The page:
Catnip and its kin are lovely plants. They tolerate heat and resist drought, though regular water fattens up the oil-rich leaves and stems. Bees and other beneficial insects enjoy their colorful blossoms.
And to Bella, my cat, they're like legal drugs with no ill effects. She enjoys dried catnip from the store, but even more, she likes her herb fresh and fragrant, straight off the plant. With every whiff, she wriggles like a fish out of water, but she's having a lot more fun -- as are any humans who get to watch.
Catnip is not toxic but it sure is powerful. The well-documented "catnip response" consists of four distinct behaviors, almost always in sequence:
* Licking and chewing with head shaking
* Chin and cheek rubbing
* Backward roll and body rubbing.
Digging, pawing, scratching, salivating and grooming are also typical. The response lasts no more than 15 minutes, vets and other experts say, with a one-hour rest period.
Sounds right. Miss Bella indulges intermittently around the clock, in between siestas.
So having spent a fortune on store-bought dried leaf, stem and bud, it seemed natural to try to grow our own. Knowing that true catnip, Nepeta cataria, was almost too easy (read, a bit of a weed), I developed a plan. There are basically three cat-attractors in the mint family -- catnip, catmints and cat thyme. I would plant all three to see which my little nip-head liked best.
I started with one of the hybrid catmints, like those in our neighbor Jackie's garden. Her cat Bugsy sleeps in two of three gray-green mounds, but he doesn't "respond." My Bella, however, goes through all four motions when presented with a sprig, stripping off, mashing and devouring the leaves and lavender-pink blossoms. I bought a chubby, 4-inch pot of the common Nepeta X, available at most nursuries. But before I could get it in the ground, Bella had reduced it to stubs.
Word got out, and her next objects of affection were gifts: a bright green catnip from Jackie and a downier catmint from Katarina Eriksson, head gardener of the Herb Garden at the Huntington Library, Art Collections and Botanical Gardens. Both were appreciated,then rapidly decimated.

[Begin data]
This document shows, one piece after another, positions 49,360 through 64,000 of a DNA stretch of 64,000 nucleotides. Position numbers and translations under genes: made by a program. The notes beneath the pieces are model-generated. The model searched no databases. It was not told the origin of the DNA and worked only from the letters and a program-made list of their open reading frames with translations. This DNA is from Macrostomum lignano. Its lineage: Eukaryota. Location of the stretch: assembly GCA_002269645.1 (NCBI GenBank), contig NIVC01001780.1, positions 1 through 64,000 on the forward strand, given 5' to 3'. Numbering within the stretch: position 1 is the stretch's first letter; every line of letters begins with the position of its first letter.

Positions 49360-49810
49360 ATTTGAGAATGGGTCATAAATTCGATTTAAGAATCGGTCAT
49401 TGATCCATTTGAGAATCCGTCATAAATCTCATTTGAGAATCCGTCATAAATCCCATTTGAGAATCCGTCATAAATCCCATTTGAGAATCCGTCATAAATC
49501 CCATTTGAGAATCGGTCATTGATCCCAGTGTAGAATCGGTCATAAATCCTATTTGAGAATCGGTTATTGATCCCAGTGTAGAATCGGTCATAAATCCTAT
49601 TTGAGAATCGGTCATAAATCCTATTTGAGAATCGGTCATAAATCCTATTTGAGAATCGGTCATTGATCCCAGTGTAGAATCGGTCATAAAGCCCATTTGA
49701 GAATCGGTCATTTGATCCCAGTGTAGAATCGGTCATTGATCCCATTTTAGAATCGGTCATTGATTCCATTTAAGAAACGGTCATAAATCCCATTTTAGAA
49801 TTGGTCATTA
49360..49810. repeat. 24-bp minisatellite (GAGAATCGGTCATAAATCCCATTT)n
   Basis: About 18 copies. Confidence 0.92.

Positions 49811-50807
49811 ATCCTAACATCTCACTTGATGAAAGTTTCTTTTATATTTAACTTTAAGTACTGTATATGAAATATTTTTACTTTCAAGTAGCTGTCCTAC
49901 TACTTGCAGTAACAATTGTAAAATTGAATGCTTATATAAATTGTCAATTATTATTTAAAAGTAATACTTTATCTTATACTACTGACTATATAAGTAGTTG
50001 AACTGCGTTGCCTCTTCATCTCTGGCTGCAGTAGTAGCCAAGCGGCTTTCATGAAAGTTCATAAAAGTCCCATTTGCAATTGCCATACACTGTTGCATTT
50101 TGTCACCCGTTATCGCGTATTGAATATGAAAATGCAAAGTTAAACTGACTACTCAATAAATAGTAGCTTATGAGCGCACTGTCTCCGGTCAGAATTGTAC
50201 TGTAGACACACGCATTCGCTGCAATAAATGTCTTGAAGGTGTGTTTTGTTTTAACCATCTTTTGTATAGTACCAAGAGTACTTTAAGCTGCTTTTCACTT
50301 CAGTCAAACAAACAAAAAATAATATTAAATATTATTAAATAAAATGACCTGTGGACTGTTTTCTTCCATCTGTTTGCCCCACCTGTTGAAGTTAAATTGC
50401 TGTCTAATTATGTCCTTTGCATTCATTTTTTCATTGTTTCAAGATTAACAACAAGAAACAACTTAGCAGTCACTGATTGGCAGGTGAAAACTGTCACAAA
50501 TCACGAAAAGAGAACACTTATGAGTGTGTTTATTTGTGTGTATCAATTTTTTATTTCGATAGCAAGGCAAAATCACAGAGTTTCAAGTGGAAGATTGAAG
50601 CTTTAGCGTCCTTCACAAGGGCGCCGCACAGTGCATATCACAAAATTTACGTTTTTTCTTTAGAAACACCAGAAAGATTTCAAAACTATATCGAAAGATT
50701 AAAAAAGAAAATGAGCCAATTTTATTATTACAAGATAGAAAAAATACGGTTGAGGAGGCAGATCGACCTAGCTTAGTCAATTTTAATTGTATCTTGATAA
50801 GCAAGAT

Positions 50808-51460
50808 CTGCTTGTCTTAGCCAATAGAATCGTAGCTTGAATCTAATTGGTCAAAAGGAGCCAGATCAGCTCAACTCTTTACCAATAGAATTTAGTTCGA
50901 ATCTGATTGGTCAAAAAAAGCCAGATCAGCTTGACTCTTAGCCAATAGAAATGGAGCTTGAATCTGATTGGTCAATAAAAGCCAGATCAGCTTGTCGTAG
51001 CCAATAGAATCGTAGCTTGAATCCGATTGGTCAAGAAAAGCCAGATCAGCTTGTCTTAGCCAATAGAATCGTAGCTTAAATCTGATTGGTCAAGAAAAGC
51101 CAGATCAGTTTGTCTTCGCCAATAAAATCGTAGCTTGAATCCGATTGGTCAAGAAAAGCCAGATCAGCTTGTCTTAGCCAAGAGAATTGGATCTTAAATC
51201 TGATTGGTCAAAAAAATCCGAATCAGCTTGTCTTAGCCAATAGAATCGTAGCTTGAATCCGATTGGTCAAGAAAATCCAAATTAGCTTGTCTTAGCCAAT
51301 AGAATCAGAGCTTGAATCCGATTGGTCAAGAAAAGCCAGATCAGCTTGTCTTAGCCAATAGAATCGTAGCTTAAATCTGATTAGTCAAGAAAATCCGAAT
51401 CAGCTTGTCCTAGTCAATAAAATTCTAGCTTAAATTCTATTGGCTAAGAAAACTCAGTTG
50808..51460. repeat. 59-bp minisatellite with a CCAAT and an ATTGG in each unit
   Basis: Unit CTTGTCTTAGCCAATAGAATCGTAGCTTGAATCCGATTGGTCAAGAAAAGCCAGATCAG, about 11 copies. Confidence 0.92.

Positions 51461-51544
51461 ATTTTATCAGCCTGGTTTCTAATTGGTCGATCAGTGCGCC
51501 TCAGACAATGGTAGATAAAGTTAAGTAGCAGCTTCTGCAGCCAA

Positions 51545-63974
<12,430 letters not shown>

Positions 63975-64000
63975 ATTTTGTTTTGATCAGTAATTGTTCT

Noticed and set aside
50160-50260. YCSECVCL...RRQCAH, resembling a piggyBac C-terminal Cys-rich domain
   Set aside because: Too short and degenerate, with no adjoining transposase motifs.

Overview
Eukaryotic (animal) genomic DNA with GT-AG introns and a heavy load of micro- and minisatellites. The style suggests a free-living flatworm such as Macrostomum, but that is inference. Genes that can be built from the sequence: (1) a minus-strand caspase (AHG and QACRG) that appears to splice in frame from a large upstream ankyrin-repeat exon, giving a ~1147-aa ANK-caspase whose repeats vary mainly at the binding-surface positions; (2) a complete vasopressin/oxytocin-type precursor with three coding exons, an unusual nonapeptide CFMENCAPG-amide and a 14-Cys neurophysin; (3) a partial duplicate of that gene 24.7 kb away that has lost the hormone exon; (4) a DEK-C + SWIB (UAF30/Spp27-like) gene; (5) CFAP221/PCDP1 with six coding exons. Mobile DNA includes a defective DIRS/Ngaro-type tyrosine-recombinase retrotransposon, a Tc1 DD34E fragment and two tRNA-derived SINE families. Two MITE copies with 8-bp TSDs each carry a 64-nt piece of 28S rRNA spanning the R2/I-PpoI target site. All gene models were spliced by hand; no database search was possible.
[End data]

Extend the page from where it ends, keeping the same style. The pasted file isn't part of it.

Hoping there might be strength in numbers, I bought three low-growing N. racemosa 'Little Titches.' Perhaps Bella would graze lightly from plant to plant, giving each the ability to recover. Wrong. As I waffled about where to put them, she decapitated them one by one.
Amused and determined, I visited Shirley Kerins, landscape architect and designer of the Huntington's Herb Garden. I accepted a new catnip; a hybrid catmint 'Six Hills Giant'; and one cat thyme, Teucrium marum, an exquisite thing with magenta flowers and tiny but pungent leaves the color of sea foam. "Like a cross between rosemary and thyme," Kerins said.
Bella thought all three were swell. Two cats from up the block came calling. The hapless plants grew flatter, barer and hairier.
It is now late spring. There are no mounds of catnip or catmint flowering in the garden. No airy drifts of cat thyme. Bella seems sated by her catnip-infused mice and corrugated-cardboard scratcher, her fleece-lined "Catnip Lounger" with the pocket full of hidden herb, and the occasional catnip-coated treat. Catnip farmers and the pet industry must be thriving.
Even so, I'm having a ball, still trying to grow a few plants and learning plenty.
For the how and why, Kerins directed me to Art Tucker, research professor at Delaware State University, herb expert, gardener and coauthor (with his wife, Sharon S. Tucker) of the scientific paper "Catnip and the Catnip Response." He faxed a copy.
It was everything I wanted to know and more, with descriptions of 14 chemical compounds from diverse biological sources, each able to bend the feline mind. Nepetalactones give catnip and the other nepetas their kick. Cat thyme, common valerian, ornamental kiwi vines, yellow bells from the Southwest, baby blue eyes from California, dittany of Crete (an ornamental oregano) and other plants -- and even certain ants and beetles -- are laced with similar substances.
I learned that gender doesn't matter, and one-third of all cats don't respond (it's genetic). Reproductive-age adults are more responsive and kittens under three months rarely indulge.
According to the Tuckers, the chemicals may act as hallucinogens or merely cross-react with "naturally occurring odors" in a cat's world. Although the function of the response remains enigmatic, it does not result in an increase in killing, fighting or sexual behavior but does -- when cats are given the choice -- produce "an increased attention to stuffed objects and a decreased attention to rats."
The researchers say the biological "raison d'etre" of nepetalactone in catnip is understood: It repels insects that might feast on the plant. It's no surprise then that organic gardeners pair catnip with vegetables to discourage aphids and flea beetles.